Having a platform that allows you to connect the dots and turning that data into knowledge, is critical to support this process. But answering the WHY without providing the HOW would not be helpful. The prime component of an optimal solution begins with a Data Integrity strategy – one that is consistent across all departments, branches, and facilities and throughout the product life cycle from laboratory through production. A platform approach allows a company to integrate data applications, processes and resources across the organization.
Data sources can be integrated with multiple data consuming applications ranging from business, manufacturing, laboratory and quality areas. Integration allows users across the value chain to access, organize, analyze and share scientific, quality and process data with full confidence of its integrity.
At the same time, the solution should have the capabilities for enterprise quality and data management, laboratory informatics and data analytics. This approach supports digital continuity – the ability to maintain the digital information of a creator in such a way that the information will be available, as needed. It focuses on making sure that information is complete, available and therefore usable.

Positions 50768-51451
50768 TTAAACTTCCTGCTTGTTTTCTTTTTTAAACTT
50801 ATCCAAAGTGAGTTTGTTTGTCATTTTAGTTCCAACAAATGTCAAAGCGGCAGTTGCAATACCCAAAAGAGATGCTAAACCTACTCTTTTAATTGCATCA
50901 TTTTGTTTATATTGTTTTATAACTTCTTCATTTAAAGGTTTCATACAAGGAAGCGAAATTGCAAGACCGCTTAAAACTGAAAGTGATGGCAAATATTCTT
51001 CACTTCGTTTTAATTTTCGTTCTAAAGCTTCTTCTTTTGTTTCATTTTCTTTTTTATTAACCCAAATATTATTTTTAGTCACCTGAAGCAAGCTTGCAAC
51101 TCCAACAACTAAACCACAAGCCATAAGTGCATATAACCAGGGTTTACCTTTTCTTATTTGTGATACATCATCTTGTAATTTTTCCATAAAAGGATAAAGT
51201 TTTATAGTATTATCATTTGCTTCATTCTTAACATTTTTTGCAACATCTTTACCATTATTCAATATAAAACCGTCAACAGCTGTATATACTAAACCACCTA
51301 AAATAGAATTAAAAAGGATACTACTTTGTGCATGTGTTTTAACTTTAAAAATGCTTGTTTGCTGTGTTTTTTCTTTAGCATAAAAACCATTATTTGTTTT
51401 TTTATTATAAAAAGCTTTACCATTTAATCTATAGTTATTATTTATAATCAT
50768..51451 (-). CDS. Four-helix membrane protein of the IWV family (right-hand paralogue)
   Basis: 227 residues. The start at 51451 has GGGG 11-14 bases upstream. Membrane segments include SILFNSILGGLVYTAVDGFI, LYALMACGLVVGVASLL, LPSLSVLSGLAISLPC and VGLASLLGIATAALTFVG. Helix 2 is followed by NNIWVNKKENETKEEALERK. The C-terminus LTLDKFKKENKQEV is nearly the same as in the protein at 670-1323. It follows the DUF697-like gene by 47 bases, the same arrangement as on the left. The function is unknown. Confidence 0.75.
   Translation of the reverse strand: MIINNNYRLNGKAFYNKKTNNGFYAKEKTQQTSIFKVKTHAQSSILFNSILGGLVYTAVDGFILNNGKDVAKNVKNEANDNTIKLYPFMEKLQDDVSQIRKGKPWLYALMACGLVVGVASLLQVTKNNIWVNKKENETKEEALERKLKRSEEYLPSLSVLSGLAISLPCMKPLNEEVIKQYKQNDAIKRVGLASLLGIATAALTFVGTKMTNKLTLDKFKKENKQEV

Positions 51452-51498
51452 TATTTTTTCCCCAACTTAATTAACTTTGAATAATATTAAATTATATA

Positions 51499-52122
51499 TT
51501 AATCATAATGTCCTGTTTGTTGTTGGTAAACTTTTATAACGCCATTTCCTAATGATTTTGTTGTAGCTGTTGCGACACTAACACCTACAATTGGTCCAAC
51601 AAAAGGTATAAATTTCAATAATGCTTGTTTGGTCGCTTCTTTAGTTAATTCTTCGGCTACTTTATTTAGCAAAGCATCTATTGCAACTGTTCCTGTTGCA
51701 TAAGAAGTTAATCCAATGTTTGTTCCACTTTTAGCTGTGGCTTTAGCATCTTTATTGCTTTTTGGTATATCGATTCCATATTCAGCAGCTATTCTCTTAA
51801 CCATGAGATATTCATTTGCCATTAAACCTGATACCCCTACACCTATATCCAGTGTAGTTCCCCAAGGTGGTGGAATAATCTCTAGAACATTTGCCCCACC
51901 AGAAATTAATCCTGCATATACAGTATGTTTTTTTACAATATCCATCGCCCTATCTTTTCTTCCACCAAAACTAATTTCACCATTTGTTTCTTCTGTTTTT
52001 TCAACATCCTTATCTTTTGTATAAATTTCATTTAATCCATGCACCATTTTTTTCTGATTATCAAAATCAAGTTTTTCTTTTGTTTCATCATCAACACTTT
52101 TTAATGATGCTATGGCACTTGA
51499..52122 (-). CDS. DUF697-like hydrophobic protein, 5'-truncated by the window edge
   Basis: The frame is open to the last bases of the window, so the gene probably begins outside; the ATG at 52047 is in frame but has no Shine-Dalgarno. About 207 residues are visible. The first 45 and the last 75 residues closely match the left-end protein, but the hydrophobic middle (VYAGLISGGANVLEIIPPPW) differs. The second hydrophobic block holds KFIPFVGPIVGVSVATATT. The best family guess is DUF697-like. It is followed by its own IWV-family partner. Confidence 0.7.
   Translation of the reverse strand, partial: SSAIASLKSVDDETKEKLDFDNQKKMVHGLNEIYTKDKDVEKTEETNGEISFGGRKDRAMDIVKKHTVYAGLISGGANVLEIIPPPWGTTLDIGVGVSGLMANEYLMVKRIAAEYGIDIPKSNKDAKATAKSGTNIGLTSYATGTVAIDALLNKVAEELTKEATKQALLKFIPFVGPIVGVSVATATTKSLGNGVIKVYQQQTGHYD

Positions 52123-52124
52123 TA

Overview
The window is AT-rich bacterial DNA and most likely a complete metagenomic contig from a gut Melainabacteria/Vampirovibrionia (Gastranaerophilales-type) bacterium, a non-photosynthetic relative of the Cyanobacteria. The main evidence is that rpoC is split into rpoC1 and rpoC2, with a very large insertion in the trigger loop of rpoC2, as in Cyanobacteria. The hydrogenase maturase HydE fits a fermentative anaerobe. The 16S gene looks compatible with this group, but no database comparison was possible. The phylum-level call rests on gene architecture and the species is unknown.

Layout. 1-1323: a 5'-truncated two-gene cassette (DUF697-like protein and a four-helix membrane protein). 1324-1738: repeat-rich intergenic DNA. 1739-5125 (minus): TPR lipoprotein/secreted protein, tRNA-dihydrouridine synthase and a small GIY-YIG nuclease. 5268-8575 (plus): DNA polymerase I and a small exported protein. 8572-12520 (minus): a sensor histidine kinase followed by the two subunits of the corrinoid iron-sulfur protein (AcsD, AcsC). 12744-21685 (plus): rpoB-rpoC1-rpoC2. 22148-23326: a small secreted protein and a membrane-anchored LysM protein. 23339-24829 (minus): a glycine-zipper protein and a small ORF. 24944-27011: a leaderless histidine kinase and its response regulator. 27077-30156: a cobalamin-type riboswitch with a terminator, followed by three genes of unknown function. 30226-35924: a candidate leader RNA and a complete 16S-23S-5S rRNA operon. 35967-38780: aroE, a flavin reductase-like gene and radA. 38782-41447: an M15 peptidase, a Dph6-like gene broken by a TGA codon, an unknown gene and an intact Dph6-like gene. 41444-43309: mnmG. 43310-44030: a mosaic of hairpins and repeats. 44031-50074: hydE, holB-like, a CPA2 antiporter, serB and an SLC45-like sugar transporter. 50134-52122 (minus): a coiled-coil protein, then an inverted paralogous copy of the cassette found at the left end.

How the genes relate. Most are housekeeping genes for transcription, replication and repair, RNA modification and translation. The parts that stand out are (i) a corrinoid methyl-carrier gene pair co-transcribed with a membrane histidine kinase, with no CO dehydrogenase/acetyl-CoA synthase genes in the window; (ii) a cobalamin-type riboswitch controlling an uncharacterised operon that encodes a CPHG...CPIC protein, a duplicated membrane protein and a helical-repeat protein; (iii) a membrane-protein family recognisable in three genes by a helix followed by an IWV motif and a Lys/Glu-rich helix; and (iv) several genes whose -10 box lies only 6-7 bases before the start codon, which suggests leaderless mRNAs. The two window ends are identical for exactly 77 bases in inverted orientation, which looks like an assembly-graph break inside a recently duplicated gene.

To achieve data integrity companies need to have controls (whether electronic or paper) over the system, validation and supporting evidence. Technical controls include access control / passwords, audit trails, metadata and supporting evidence.
Key Take Aways:
- For sound data to be the foundation for good decisions and good science, there can be no questions with regards to its integrity.
- Patient outcomes, product quality, safety and efficacy of products rely upon vast amounts of data that are generated throughout the product lifecycle.
- Paper is still the golden standard in many organizations and heavily relied upon but manual data entry from paper records increases the risk of errors.
- Data is often produced by a multitude of disconnected stand-alone or redundant systems that were generally implemented by functional areas to address specific needs. This disconnect can result in a lack of data integrity and consistency.
- Patients, brand equity and reputations have the potential to suffer without a strong foundation for data integrity. By taking a platform approach, companies can integrate data consuming applications that support business, manufacturing, laboratory and quality areas.
As previously stated, regulators have made it clear that data integrity is ultimately the responsibility of executive management. These teams must be committed to ensuring that a master data management system supports governance around data in order to support its integrity. However, for the system to have value, participation and commitment by staff at all levels (both internal and external resources, particularly outsourcing organizations) is necessary in order to support a single source of truth.
Is your company doing good science? Without data integrity the results of that science can be called in to question.